He called out to his assistant, "The ship is burning!"and Schlapp immediately ran out the air-lock to the keel walkway. A moment later the ship settled heavily by the stern, twisting the doorway and trapping Lenz in the switch room. He thought to himself that at least Schlapp had managed to save himself. It occurred to Lenz that he ought to shut down the generators and throw out the electrical switches, but there simply wasn't time. As the tail of the ship crashed to the ground, the portion of the hull around the generator room telescoped into the ground, collapsing in upon itself. Lenz was trapped in the switch room, but was fortunate that, to prevent stray hydrogen from coming in contact with the electrical equipment, the entire power station was pressurized and insulated from the rest of the ship by layers of sheet metal. At first, the room held tight against the fire, likely buying Lenz some time.
Electrical center switch room where Philipp Lenz was at the time of the fire. View looking aft, with generator room visible through door. Note bullet-shaped gyrocompass hood at left, which Lenz used to shield his head during the fire. (photo courtesy of the Luftschiffbau Zeppelin GmBH Archive)
Finally, flames began licking through the ceiling of the switch room, and the air became incredibly hot and was growing even hotter. Lenz grabbed the large metal hood for the ship's gyrocompass and stuck his head inside it to shield his face. The air around him grew hotter still, to the point where he could barely breathe, and he thought to himself, "This is the end,"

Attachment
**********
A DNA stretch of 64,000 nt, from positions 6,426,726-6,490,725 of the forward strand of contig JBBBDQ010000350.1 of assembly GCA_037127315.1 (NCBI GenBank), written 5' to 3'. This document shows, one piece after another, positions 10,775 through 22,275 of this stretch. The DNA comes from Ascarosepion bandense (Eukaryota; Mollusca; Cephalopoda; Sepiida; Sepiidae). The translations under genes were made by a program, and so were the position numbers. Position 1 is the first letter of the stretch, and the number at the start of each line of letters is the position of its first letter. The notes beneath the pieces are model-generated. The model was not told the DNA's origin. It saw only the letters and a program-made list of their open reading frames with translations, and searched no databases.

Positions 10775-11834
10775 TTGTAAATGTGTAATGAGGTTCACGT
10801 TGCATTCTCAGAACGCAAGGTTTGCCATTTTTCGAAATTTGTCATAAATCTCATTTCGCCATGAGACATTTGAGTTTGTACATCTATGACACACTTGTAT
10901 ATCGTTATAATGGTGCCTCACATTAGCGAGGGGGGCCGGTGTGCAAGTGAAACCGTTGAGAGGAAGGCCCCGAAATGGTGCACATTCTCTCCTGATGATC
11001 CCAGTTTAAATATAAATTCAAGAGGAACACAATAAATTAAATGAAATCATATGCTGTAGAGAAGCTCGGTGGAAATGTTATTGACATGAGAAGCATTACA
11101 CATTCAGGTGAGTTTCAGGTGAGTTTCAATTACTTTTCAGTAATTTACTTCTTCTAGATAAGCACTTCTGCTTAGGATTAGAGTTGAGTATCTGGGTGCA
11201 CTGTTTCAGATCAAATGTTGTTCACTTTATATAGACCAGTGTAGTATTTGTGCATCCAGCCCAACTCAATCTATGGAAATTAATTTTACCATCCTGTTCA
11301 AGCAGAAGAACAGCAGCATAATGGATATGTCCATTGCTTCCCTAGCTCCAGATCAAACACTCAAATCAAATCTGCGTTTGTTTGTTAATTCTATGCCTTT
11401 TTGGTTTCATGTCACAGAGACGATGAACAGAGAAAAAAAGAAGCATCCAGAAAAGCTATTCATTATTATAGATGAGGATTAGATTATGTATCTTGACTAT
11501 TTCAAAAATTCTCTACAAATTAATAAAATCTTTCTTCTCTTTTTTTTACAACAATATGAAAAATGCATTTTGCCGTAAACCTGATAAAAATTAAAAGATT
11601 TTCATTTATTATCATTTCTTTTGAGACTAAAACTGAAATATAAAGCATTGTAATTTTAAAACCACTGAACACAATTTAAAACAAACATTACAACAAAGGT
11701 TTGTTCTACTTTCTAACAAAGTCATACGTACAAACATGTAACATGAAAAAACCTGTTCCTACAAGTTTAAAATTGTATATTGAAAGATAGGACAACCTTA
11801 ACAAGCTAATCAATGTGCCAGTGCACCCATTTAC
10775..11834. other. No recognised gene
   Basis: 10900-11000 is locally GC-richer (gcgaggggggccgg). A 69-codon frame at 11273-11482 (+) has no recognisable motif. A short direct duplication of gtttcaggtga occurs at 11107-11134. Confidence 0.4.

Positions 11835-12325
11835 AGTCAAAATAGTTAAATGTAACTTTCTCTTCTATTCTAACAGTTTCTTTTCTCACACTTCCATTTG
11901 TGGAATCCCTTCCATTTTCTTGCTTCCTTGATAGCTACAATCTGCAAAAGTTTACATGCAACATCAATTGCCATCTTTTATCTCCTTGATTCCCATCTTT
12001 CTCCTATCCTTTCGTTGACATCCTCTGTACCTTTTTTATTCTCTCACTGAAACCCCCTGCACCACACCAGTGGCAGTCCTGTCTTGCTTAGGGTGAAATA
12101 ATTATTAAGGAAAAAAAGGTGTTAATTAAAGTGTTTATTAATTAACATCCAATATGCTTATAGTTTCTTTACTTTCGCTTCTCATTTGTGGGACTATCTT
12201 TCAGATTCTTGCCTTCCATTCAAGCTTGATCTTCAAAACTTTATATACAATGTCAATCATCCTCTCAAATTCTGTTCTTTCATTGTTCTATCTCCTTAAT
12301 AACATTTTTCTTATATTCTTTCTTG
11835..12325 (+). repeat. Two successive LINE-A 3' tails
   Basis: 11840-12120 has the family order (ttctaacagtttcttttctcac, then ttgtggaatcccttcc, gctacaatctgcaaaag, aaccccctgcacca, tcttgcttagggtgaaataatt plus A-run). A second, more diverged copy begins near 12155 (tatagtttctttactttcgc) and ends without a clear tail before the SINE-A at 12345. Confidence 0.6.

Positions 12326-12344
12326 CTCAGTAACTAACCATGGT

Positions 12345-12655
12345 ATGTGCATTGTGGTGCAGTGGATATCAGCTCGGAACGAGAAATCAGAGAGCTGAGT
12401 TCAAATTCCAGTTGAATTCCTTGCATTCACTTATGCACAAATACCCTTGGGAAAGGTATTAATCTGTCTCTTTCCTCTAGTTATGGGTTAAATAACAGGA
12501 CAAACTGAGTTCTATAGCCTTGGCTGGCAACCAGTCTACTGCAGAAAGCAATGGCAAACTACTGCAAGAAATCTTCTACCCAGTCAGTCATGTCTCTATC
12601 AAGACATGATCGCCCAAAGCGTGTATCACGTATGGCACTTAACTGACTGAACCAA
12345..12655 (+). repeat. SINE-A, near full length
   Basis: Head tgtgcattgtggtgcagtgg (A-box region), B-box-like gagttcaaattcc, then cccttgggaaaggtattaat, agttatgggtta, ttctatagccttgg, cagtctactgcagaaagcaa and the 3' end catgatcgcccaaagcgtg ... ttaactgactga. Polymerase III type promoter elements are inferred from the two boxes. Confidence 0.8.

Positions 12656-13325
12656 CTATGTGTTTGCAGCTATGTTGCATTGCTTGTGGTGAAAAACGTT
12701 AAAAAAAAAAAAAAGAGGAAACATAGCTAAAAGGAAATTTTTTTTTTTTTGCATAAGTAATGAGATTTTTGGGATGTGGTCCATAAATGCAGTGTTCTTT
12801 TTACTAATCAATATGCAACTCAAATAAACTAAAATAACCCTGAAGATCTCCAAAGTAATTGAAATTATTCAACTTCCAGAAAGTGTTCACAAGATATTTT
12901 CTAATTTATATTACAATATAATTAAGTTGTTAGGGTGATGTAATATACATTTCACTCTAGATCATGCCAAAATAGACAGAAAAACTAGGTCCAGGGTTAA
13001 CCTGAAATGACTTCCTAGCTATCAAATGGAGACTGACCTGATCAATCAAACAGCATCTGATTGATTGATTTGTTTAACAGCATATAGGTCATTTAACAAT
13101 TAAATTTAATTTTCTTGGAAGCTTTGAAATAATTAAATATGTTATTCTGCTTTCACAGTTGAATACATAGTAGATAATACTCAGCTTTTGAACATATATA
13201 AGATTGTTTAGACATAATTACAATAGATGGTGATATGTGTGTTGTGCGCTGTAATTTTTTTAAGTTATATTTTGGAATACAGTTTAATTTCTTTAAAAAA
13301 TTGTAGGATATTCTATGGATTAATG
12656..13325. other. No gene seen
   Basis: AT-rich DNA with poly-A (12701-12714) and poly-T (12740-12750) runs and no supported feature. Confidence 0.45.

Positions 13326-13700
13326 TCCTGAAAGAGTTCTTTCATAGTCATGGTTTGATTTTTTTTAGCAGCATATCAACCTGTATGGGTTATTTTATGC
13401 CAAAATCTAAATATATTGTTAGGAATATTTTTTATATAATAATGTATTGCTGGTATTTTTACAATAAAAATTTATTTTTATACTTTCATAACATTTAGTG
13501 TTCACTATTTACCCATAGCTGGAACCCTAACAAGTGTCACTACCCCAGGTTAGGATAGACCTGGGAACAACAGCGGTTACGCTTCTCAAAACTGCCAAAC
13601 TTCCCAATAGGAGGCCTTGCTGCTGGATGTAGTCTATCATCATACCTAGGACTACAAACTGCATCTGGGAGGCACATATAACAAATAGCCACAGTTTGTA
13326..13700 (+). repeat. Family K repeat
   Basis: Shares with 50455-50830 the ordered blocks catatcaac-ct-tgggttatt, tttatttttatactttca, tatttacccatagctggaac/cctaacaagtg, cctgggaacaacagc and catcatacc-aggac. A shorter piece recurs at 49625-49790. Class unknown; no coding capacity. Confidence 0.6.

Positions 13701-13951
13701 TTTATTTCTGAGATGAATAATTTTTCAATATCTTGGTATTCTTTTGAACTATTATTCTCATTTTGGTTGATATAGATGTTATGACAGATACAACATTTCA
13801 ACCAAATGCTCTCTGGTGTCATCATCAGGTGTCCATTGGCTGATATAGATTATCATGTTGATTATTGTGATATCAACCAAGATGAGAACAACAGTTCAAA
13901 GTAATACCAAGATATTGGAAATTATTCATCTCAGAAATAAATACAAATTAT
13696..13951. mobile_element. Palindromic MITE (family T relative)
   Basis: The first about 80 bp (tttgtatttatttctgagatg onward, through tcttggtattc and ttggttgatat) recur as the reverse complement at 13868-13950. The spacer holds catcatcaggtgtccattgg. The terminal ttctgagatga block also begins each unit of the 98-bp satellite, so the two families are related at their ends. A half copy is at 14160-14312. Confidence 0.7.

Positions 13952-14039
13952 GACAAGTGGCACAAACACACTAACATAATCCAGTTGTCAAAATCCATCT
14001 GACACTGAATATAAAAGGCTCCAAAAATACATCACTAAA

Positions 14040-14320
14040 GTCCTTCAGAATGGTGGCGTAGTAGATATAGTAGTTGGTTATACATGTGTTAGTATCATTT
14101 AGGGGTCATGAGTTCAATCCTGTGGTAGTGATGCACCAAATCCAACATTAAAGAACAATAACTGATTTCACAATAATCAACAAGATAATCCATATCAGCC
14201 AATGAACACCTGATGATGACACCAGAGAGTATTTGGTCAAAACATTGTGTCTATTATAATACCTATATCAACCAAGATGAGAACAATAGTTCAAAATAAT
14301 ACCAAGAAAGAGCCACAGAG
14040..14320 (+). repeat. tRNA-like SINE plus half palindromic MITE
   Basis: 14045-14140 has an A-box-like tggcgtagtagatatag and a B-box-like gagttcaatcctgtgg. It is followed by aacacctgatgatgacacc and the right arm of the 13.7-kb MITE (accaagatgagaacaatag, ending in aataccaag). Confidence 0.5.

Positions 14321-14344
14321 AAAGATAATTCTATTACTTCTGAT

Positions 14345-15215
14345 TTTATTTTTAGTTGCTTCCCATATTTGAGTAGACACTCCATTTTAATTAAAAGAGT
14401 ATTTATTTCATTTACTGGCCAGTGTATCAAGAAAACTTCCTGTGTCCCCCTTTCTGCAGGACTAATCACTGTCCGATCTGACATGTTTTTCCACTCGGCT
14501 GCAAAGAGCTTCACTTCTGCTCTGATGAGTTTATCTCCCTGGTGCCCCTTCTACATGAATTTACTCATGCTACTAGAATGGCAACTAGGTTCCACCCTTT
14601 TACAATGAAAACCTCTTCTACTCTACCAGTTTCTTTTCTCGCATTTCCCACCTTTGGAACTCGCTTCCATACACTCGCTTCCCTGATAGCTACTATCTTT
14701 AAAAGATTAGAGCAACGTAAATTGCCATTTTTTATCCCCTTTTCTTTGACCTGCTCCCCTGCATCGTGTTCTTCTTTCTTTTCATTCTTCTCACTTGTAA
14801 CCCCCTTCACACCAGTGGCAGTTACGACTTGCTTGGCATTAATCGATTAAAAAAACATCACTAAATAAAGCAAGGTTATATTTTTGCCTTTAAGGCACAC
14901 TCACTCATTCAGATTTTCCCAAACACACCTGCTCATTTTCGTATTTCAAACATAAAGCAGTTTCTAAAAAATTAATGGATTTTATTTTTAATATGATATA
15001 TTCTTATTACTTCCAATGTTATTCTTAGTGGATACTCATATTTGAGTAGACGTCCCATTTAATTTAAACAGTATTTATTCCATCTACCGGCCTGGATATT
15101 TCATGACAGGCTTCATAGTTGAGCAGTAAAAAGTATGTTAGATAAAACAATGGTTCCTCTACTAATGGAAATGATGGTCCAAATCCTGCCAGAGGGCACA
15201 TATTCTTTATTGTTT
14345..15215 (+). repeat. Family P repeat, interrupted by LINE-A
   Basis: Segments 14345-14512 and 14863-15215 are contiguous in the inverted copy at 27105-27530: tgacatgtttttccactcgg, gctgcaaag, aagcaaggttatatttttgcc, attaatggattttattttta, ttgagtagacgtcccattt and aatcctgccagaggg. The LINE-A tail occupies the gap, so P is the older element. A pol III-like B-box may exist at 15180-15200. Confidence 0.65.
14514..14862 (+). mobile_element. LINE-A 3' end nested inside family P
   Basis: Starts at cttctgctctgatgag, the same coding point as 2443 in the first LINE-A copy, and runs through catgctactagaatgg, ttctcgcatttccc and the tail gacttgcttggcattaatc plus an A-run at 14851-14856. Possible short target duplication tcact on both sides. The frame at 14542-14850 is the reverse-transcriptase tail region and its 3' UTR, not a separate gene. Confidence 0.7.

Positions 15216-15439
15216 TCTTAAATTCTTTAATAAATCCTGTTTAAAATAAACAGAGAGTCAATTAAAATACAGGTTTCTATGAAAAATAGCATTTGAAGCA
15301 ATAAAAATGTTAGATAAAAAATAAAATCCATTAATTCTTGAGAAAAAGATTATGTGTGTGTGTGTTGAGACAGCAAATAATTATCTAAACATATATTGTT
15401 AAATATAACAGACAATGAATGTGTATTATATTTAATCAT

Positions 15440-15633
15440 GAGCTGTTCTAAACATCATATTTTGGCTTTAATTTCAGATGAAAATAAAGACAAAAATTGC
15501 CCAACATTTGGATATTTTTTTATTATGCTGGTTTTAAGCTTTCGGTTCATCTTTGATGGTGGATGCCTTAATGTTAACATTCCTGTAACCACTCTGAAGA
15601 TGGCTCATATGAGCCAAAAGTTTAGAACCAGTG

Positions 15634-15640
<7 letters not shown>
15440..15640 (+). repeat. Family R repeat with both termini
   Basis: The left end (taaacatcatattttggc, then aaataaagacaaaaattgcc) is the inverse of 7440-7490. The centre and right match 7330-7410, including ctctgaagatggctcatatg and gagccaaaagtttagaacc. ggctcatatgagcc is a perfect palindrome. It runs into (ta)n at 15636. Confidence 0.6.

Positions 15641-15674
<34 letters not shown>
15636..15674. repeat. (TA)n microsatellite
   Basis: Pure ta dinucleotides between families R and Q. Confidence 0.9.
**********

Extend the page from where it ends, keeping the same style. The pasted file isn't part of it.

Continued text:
Lenz would later recall:
"Since the electrical center was built of aluminum, I survived the impact without injury. But then the fire from the burning fuel oil began to burn through the ceiling of my dungeon, threatening to bake me like a clay pipe. Apparently I had just enough time to keep the flames away from my head using the cover from the gyrocompass, but my clothes were already burning and as the fire consumed the oxygen I was in danger of suffocating. Only a miracle was going to save me now."
That miracle, fortunately, was not long in coming. Lenz suddenly turned around and saw a familiar face peering into the ship from the outside, just past the mass of wreckage that lay beyond what was left of the switch room's window. It was Emil Hoff, a representative from Esso Oil who had been onhand to deliver the ship's supply of lubricating oil for the return flight.
"With my last energy, I climbed through the window of my prison, then looked for and found a path through the ever growing sea of fire. Halfway out, I was caught in a tangle of wires and girders, but I was able to free myself again and burst outside into the arms of my friend."
Hoff grabbed hold of Lenz and, aided by Harry Thomas, a naval electrician who was part of the ground crew, pulled the injured German electrician to safety.
Philipp Lenz survived the Hindenburg disaster, whereas his assistant, Ernst Schlapp, was trapped in the falling wreckage and never made it out alive. Lenz suffered a broken leg and serious burns, and spent the next six weeks in hospital at Fitkin Memorial in Asbury Park, NJ. He eventually returned to Germany, where he resumed his duties as Chief Electrician onboard the Hindenburg’s sister ship, the LZ-130 Graf Zeppelin, when it made its first flight in September of 1938.
After the war, Lenz continued on as an electrician with Luftschiffbau-Zeppelin into the 1970s, long after the manufacturing firm had stopped building airships and retooled to build other industrial items.
Philipp Lenz passed away in 1975 at the age of 84.